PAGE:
Content from the Brookings Doha Center is now archived. In September 2021, after 14 years of impactful partnership, Brookings and the Brookings Doha Center announced that they were ending their affiliation. The Brookings Doha Center is now the Middle East Council on Global Affairs, a separate public policy institution based in Qatar.
Egypt’s democratic transition, already rocky and uncertain, is now very much under threat.
A new election timetable—the product of an agreement between the country’s ruling military council and 13 political parties—distorts the “transition” beyond recognition.
When the military first came to power in February, it promised to hand power to a civilian government within six months. While unrealistic, the rushed schedule suggested a military eager to return to the barracks. It no longer is. Under the new arrangement, presidential elections would be held no earlier than 2013. In an attempt to reassure skeptics, Field Marshal Hussein Tantawi, the country’s de facto ruler, said that “given the chance, the military council will step down tomorrow,” recalling the days when President Hosni Mubarak would express his wish to retire—if he could only find someone with enough experience to be president.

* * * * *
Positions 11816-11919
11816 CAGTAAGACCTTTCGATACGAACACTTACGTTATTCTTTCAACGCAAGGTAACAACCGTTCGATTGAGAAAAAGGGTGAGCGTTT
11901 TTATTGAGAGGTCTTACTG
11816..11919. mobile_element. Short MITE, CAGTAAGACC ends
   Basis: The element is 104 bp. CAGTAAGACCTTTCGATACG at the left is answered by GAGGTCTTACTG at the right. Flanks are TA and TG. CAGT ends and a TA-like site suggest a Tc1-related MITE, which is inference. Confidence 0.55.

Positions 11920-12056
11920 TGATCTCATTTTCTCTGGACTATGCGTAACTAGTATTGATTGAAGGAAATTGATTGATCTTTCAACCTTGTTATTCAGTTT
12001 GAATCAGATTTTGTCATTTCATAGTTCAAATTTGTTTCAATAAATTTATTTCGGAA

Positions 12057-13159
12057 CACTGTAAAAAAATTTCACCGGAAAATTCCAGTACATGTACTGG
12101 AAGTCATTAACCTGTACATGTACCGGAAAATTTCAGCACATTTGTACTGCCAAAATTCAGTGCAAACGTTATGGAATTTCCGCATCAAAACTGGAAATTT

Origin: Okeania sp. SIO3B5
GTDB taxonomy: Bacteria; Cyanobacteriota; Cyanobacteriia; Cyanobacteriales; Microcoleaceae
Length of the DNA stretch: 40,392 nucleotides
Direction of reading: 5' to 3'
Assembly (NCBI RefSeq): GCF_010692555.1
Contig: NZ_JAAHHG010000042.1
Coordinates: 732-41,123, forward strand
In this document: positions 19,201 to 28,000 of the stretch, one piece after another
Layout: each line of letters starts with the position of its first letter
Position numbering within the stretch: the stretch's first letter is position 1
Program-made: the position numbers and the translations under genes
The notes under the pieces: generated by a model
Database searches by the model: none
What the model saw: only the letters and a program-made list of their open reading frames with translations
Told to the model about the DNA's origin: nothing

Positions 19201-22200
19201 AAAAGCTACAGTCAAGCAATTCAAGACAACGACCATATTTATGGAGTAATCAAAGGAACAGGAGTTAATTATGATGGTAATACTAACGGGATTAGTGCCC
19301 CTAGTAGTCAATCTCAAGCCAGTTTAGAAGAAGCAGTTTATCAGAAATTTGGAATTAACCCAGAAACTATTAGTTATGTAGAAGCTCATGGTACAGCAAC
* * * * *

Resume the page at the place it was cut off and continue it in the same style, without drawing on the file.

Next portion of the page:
The military, as I first argued here, cannot be trusted with something as important as Egypt’s fledgling democracy. Even if it had the country’s best interests at heart, the military council is unelected and therefore unaccountable to the very people it claims to serve.
If it is strictly a question of stability, then the proposed timetable is just as troubling. The extension of military rule will only fuel polarization, provoke more opposition and frighten off investors.
The current dynamic—military imposes unpopular policies, protesters protest, military makes partial concessions, protesters protest partial concessions, and so on—has proven a recipe for failure, producing a patchwork of ill-conceived laws and half-measures. Often, the military uses the pretext of “stability” to sustain old practices, including emergency law, intimidation of the press, military trials, and even torture.
What Egyptians need now is a strong signal that their country is moving forward and shedding its autocratic past. That will only come with a successful transfer of power to elected institutions. Considering what’s at stake, the United States—which provides at least one-fifth of Egypt’s defense budget—should pressure the country’s military leaders to recommit themselves to a full and speedy transition. The longer the military stays in power, the longer it will want to stay in power. The last thing Egypt needs is a prolonged and costly crisis of legitimacy. But that’s just what it might get.